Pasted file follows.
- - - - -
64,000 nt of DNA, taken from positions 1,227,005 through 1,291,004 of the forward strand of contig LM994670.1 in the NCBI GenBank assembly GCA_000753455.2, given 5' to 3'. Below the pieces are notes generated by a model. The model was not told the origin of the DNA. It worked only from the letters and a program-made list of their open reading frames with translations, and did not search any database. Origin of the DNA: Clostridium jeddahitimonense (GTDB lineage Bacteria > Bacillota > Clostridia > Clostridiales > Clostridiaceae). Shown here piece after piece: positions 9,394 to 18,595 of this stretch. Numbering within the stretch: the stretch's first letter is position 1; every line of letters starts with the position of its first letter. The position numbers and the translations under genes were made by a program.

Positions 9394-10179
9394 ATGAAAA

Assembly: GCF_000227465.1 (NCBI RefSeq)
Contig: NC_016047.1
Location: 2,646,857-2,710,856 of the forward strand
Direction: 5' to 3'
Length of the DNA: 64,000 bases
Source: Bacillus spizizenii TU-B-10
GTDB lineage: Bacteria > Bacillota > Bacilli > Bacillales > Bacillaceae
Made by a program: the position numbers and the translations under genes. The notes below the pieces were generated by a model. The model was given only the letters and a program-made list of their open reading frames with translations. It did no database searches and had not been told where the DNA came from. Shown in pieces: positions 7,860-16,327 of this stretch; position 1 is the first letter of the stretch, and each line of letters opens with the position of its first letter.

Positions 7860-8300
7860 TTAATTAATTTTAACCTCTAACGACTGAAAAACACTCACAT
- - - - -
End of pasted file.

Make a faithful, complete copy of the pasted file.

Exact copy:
64,000 nt of DNA, taken from positions 1,227,005 through 1,291,004 of the forward strand of contig LM994670.1 in the NCBI GenBank assembly GCA_000753455.2, given 5' to 3'. Below the pieces are notes generated by a model. The model was not told the origin of the DNA. It worked only from the letters and a program-made list of their open reading frames with translations, and did not search any database. Origin of the DNA: Clostridium jeddahitimonense (GTDB lineage Bacteria > Bacillota > Clostridia > Clostridiales > Clostridiaceae). Shown here piece after piece: positions 9,394 to 18,595 of this stretch. Numbering within the stretch: the stretch's first letter is position 1; every line of letters starts with the position of its first letter. The position numbers and the translations under genes were made by a program.

Positions 9394-10179
9394 ATGAAAA

Assembly: GCF_000227465.1 (NCBI RefSeq)
Contig: NC_016047.1
Location: 2,646,857-2,710,856 of the forward strand
Direction: 5' to 3'
Length of the DNA: 64,000 bases
Source: Bacillus spizizenii TU-B-10
GTDB lineage: Bacteria > Bacillota > Bacilli > Bacillales > Bacillaceae
Made by a program: the position numbers and the translations under genes. The notes below the pieces were generated by a model. The model was given only the letters and a program-made list of their open reading frames with translations. It did no database searches and had not been told where the DNA came from. Shown in pieces: positions 7,860-16,327 of this stretch; position 1 is the first letter of the stretch, and each line of letters opens with the position of its first letter.

Positions 7860-8300
7860 TTAATTAATTTTAACCTCTAACGACTGAAAAACACTCACAT